How are the Voluntarily Childless and the Involuntarily Infertile to Make Sense of their Christian Faith?
This project discusses the rise of the Quiverfull Movement, whose advocates attack feminism and birth control, favouring a biblical patriarchy that emphasizes female submission and extensive reproduction. The article locates the pronatalism of the Quiverfull movement, in less extreme forms, within official Catholic and Anglican teaching and tradition. By examining prominent church documents responding to the developments in contraception and artificial conception, this project will explore the extent to which the ubiquitous emphasis on motherhood and procreation in Christianity is damaging to infertile couples and the growing numbers of voluntarily childless persons. Drawing on surveys that illustrate the negative experience of being single and/or child-free in a Christian community, this project will propose a more inclusive theology that incorporates the concept of children as gifts into wider care for refugees and duties to future generations.
Feminism and Misogyny in Online Christianity
Digital media has opened up a new space for Christians to share, debate, support and critique their religion. On the one hand, the internet assists women in having their voices heard and in finding supportive listeners; on the other hand, it also exposes them to trolling, including extreme, vitriolic and misogynistic threats and abuse through which those within Christian circles who seek to maintain gender inequality, often on the basis of a tradition that promotes male domination, female subservience, sacrifice and complementarity are galvanised and legitimised in their views. Whether the use of digital media is assisting, hindering or making no difference to feminist Christians in their fight for equality has yet to be analysed. While large numbers of white evangelical women voted for Trump despite ‘fake news’ and blatant misogyny, research into online religion rarely mentions gender; this project will begin to fill that gap.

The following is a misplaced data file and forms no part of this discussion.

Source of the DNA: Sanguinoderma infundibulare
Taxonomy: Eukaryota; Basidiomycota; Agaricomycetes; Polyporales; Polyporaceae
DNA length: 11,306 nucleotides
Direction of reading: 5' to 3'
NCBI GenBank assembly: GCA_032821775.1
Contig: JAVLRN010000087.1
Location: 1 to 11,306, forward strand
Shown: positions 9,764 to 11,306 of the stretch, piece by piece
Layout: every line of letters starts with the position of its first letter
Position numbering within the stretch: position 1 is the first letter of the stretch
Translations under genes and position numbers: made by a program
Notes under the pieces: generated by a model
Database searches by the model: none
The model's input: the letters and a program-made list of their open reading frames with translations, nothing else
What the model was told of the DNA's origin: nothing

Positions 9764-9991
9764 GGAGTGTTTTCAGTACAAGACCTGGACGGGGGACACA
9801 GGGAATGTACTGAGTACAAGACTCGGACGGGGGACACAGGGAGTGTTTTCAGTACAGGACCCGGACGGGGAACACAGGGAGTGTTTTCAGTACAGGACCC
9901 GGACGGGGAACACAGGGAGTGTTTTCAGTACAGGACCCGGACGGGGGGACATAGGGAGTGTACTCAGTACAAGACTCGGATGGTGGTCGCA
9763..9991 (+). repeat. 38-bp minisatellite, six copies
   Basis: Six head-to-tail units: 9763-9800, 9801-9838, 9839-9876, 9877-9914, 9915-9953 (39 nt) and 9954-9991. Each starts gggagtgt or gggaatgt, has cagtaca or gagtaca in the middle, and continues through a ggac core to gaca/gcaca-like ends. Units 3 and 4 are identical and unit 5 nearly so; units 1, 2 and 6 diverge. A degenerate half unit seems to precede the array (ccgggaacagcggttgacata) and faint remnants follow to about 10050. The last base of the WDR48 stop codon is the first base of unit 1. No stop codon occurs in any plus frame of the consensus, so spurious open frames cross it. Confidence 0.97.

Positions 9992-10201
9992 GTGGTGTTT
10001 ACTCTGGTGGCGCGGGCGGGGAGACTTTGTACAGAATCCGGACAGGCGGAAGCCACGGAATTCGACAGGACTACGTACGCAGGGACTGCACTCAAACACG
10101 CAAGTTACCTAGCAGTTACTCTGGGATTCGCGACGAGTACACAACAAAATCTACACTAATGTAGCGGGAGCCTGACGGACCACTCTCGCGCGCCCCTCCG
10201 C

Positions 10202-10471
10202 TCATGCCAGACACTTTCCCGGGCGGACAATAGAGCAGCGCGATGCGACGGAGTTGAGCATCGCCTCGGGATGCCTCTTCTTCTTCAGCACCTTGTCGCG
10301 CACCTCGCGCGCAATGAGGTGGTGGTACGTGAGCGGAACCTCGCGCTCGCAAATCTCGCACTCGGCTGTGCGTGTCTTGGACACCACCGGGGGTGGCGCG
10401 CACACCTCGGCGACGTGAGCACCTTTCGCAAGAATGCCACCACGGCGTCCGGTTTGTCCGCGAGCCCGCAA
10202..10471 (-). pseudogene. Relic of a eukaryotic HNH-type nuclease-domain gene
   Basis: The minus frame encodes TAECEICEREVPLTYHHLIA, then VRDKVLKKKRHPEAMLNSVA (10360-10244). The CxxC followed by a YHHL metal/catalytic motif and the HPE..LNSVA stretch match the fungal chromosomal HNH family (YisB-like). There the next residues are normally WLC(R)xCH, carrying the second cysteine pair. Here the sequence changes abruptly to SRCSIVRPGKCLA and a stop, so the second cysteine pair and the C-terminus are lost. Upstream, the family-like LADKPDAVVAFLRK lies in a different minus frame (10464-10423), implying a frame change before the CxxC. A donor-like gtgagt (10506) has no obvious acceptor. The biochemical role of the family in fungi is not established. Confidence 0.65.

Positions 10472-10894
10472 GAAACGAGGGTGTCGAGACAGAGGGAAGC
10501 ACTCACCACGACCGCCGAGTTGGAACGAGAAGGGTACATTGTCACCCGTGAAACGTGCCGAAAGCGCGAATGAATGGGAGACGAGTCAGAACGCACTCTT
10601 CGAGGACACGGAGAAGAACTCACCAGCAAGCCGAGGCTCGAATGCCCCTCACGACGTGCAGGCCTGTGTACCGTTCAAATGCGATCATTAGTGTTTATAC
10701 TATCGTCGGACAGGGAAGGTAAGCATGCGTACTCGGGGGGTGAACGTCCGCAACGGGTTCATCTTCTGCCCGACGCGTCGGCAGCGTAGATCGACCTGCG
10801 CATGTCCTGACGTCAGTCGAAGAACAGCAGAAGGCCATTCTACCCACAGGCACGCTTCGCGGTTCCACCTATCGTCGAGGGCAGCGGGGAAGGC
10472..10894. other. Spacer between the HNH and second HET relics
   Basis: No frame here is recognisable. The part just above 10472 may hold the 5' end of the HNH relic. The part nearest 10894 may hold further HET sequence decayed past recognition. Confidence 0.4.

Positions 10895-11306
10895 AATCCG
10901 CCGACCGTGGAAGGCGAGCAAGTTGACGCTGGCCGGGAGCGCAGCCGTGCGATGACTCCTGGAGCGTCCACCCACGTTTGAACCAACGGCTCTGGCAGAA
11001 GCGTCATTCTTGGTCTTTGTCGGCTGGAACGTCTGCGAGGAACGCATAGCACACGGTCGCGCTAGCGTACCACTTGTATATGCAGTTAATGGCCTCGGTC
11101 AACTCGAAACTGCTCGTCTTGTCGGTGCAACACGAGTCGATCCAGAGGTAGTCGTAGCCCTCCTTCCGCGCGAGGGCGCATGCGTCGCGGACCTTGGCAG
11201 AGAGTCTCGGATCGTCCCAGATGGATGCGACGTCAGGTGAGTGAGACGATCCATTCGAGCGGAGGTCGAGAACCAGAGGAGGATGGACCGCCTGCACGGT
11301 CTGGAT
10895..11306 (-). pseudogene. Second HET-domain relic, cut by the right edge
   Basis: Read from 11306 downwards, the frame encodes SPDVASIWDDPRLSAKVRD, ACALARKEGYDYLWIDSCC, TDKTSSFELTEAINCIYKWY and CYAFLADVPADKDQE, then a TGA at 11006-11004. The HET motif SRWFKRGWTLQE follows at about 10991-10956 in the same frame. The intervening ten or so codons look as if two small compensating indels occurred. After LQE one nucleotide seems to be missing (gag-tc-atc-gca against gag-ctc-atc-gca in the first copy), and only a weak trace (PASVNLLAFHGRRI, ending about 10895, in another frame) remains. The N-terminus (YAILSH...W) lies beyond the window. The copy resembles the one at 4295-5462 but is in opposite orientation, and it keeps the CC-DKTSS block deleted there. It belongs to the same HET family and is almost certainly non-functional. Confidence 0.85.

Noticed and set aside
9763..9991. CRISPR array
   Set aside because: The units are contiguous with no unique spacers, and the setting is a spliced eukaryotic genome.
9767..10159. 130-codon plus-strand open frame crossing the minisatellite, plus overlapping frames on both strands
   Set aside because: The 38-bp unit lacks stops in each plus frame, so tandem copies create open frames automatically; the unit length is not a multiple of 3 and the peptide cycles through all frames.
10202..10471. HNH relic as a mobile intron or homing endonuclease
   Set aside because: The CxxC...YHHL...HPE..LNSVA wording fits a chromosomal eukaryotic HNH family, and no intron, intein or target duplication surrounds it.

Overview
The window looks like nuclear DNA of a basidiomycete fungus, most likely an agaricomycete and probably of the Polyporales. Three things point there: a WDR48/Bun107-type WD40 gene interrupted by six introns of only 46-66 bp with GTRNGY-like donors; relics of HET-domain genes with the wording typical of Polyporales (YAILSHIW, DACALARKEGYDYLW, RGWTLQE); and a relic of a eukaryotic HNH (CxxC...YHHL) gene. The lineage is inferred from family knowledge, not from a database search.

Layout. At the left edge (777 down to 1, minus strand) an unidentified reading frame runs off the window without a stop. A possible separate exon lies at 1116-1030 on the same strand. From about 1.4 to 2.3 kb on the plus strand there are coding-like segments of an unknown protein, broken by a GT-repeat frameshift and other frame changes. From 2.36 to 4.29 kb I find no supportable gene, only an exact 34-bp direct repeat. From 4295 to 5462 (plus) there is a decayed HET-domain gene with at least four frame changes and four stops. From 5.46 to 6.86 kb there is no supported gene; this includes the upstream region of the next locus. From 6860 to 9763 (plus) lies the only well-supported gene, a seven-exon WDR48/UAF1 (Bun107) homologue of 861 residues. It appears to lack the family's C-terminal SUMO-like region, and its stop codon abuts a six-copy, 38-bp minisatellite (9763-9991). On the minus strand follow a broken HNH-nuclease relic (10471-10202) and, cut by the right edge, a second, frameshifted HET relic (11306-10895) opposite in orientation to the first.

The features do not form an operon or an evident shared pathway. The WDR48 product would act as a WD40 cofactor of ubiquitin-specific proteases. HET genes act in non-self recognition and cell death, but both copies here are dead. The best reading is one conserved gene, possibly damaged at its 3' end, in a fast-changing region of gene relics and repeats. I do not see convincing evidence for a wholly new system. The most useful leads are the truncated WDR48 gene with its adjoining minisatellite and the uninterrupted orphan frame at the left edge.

Living Religion: The Fluidity of Practice
This project highlights the contemporary relevance of Macmurray’s work for the turn in philosophy of religion towards living religion. The traditional academic focus on belief analyses cognitive dissonance from a distance, and misses the experience of being religious. Alternatively, in an astute move ahead of his time, Macmurray emphasized emotion and action over theory and cognition; he examined religion as the creation and sustenance of community, over and above doctrinal division and incompatible beliefs. Using Macmurray as a springboard, this project considers the new speech acts of digital media and considers the advantages the virtual world holds for exploring diverse religious practices and identities. This project will discover whether online communities are significant for the spiritual practice of the religiously affiliated as well as religious ‘nones’, and, hence, whether online religion is relevant to the understanding of living religion aimed at in contemporary philosophy.